“He really established himself, he is relatively healthy, he brings a lot with his ability to run the ball, but also he can pass so he is probably the best dual threat guy we have,” Walker said. “We feel like we are more efficient with him, but that position in general just because of our age, there is still a long ways to go.
“We can manage the game, seemingly more effectively, with him out there.”
Bluefield (0-4) went the short pass route against the Bulldogs, with Dixon averaging 8.3 yards a completion, led by Rodrell Smith, who had five receptions, but just 16 yards.
“Our philosophy is to take what the defense gives us, we actually attacked early and had a big play and then we tried throw another big play and I think they made a decision you are going to have to run it or throw it underneath, we are not giving up a big play,” Walker said. “I think with the offense being so young, we have to be efficient and so it is really difficult for us to want to take more shots with lower percentage plays when we haven’t been that consistent.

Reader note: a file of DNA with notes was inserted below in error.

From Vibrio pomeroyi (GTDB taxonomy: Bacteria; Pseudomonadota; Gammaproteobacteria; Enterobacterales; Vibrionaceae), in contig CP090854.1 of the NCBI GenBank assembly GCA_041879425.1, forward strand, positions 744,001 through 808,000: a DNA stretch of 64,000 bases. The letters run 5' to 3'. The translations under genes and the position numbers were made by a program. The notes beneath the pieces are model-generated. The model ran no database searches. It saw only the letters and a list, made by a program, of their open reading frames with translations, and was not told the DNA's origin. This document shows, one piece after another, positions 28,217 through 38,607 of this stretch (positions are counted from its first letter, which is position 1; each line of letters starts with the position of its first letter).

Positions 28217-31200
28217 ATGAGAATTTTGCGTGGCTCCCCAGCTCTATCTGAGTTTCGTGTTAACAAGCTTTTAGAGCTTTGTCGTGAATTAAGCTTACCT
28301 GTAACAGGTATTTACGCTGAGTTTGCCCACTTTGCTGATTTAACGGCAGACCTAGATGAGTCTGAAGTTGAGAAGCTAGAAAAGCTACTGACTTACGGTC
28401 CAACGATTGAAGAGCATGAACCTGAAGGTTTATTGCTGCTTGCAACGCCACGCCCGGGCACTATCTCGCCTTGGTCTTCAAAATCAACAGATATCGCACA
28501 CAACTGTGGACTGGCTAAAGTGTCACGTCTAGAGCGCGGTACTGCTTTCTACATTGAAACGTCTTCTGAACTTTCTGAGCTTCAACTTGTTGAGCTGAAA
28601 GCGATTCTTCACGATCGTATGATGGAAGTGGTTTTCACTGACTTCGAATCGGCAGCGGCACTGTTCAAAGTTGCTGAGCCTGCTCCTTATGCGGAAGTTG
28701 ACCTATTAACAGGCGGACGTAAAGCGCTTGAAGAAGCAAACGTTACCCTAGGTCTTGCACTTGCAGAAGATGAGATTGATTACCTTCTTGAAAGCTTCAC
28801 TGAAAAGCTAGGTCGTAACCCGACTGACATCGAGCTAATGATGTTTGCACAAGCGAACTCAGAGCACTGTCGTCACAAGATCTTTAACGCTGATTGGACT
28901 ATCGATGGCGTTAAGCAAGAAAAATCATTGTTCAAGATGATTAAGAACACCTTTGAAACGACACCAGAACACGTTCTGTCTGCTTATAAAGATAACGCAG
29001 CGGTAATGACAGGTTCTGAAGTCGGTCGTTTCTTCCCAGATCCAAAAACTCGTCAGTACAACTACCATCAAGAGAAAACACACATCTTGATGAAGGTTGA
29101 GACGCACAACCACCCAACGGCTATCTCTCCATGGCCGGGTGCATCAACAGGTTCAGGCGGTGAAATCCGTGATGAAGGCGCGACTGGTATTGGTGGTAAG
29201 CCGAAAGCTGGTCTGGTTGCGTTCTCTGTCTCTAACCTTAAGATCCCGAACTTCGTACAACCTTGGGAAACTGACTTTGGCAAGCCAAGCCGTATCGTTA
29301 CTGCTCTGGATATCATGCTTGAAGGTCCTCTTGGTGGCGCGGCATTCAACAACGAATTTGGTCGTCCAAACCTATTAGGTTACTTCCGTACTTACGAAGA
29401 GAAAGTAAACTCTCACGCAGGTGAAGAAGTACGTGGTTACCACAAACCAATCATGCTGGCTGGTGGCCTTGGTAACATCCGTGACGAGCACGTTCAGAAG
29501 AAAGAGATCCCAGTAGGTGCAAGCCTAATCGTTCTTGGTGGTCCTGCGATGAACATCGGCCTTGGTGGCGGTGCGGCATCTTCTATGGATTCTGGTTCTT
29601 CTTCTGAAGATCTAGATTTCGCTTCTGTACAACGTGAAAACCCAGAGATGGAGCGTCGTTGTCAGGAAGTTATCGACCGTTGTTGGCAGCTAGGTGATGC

“If they are going to give us five, let’s take five and let them change what they are doing and then we can challenge them.”
Defensively, Bluefield allowed 402 yards, but after a touchdown on the opening drive, the Rams limited the Bulldogs to 12 points until the three-touchdown spree that began with 1:24 left in the third quarter and ended with 3:43 remaining in the game.
Ernest Moore continues to lead the Rams in tackles, recording 10 against Cumberland, while Frank Brooks had 10 stops and his third interception of the season.
“The opening drive of the game they went right down the field and scored, but we responded and played relatively well through the middle parts of the game,” Walker said. “I was definitely pleased and continue to talk to those guys about how the final score is not showing it, but you have got to see the development and we are getting better.”
Bluefield did win the turnover battle, forcing two and having just one of their own, although the Rams did recover all five of their fumbles. One of those miscues did lead to a first quarter safety for the Bulldogs.